“What I’ve learned over the past 10 years is that these customers in the United States always appreciate something that is handmade, something that is delivered personally, something that they know is. it took a lot of time and effort to create from scratch, like as opposed to having something show up at your door in a box with a full set of building instructions, ”Robichaud said.

This level of dedication is what has elevated Wood You Build It from a small, local business to one of Etsy’s most successful businesses in the country.

As a company that sources lumber locally, Robichaud said he has seen the effects of the lumber shortage and labor shortage as the transportation companies he works with. worked had difficulty finding truck drivers for their freight vehicles.

“If there’s one thing I’ve learned in 2021, it’s that you just can’t be complacent,” he said. “Just when you think you’re going over one obstacle, there’s another. The shortage of wood, we’re not done. The problem is, it’s not as widespread as it is. six or seven months ago, but I still have a few vendors that I work with who, if I need wood, have to scramble to find wood for me. It’s an ongoing battle.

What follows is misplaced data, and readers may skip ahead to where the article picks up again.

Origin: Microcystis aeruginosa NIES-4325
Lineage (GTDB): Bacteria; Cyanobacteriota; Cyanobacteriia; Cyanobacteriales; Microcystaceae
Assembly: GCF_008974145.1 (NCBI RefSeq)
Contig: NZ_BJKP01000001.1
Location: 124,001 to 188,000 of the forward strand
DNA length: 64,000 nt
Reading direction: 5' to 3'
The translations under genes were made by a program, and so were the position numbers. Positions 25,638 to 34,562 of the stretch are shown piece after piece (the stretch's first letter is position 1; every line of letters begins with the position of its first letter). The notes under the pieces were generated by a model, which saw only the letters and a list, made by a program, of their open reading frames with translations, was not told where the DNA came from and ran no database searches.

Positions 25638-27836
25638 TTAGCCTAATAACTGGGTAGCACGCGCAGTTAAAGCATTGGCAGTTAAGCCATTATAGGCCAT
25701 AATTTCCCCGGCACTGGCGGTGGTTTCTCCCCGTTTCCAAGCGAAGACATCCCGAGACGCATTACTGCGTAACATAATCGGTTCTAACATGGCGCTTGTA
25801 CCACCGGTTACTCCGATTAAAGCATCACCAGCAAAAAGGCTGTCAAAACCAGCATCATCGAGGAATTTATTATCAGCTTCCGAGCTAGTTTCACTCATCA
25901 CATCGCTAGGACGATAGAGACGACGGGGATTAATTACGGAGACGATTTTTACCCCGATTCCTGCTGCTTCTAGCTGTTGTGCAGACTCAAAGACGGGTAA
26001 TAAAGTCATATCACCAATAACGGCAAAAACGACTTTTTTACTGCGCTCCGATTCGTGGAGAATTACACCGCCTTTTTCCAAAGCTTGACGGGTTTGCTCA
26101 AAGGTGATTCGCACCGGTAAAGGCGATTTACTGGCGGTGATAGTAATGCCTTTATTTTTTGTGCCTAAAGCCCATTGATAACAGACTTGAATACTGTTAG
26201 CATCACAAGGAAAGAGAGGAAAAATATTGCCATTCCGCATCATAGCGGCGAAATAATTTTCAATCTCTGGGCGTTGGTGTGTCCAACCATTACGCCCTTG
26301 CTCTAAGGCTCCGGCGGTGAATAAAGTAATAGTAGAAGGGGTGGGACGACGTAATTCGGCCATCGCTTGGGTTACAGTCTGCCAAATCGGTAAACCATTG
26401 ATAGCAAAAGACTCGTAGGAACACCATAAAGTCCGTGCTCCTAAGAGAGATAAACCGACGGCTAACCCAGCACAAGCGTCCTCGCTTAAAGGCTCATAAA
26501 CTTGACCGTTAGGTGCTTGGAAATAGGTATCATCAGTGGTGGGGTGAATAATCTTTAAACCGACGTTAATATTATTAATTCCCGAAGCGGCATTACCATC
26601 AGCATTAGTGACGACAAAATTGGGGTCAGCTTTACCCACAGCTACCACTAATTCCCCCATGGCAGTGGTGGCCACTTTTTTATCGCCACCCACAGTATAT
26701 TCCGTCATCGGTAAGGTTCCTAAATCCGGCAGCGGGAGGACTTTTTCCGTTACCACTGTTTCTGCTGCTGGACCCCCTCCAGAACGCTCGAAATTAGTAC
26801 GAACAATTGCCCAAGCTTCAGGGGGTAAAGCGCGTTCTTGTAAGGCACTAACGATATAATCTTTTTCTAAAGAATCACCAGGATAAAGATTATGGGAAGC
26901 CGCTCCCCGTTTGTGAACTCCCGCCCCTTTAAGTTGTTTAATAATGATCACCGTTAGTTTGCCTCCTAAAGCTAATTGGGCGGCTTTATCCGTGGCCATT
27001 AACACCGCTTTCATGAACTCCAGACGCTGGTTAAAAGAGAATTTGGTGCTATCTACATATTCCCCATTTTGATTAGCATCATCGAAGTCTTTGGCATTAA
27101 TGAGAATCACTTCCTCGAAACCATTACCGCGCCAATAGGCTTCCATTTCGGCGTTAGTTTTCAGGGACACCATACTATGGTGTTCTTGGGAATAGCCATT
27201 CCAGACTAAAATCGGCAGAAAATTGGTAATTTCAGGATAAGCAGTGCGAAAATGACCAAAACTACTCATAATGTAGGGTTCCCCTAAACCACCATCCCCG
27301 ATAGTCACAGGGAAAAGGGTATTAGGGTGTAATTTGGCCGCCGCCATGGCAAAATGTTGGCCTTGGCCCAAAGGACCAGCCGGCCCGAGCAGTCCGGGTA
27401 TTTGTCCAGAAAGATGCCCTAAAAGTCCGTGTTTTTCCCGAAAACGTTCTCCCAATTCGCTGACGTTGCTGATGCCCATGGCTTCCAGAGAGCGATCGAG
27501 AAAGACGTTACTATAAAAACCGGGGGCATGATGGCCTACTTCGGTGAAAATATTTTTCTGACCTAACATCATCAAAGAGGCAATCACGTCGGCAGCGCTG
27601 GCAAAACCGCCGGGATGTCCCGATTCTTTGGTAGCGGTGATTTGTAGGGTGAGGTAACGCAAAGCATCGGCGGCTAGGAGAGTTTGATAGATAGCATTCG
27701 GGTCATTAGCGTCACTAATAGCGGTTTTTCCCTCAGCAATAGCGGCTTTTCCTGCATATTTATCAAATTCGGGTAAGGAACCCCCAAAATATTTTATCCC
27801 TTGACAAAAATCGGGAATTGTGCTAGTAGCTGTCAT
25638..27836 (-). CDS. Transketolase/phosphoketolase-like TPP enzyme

Robichaud said that as the business grows, jobs will increase. Rather than adding automated machines, he prioritizes the human aspect of the job to ensure that each part is made entirely by hand.

“Our business model is essentially completely handcrafted, made entirely of solid materials,” he said. “So if we end up being 10 times our current size, our employment will also be 10 times more.”

Wood You Build It still focuses primarily on kitchen islands, but expands its portfolio in 2022. Robichaud said the company is starting to handcraft kitchen stools – to match the islands – and tables, in particular. end tables, coffee tables and dining tables.

“I know what my ultimate goal is: basically I want to have the ability to make furniture by hand and furnish your whole house,” said Robichaud. “I want my job to be in everyone’s house, and it’s a big goal. But I know there is a way to get it and I’m going to do it. You have to take it someday. times and be grateful for what we have right now. “

For more information on Wood You Built It, visit woodyoubuildit.com.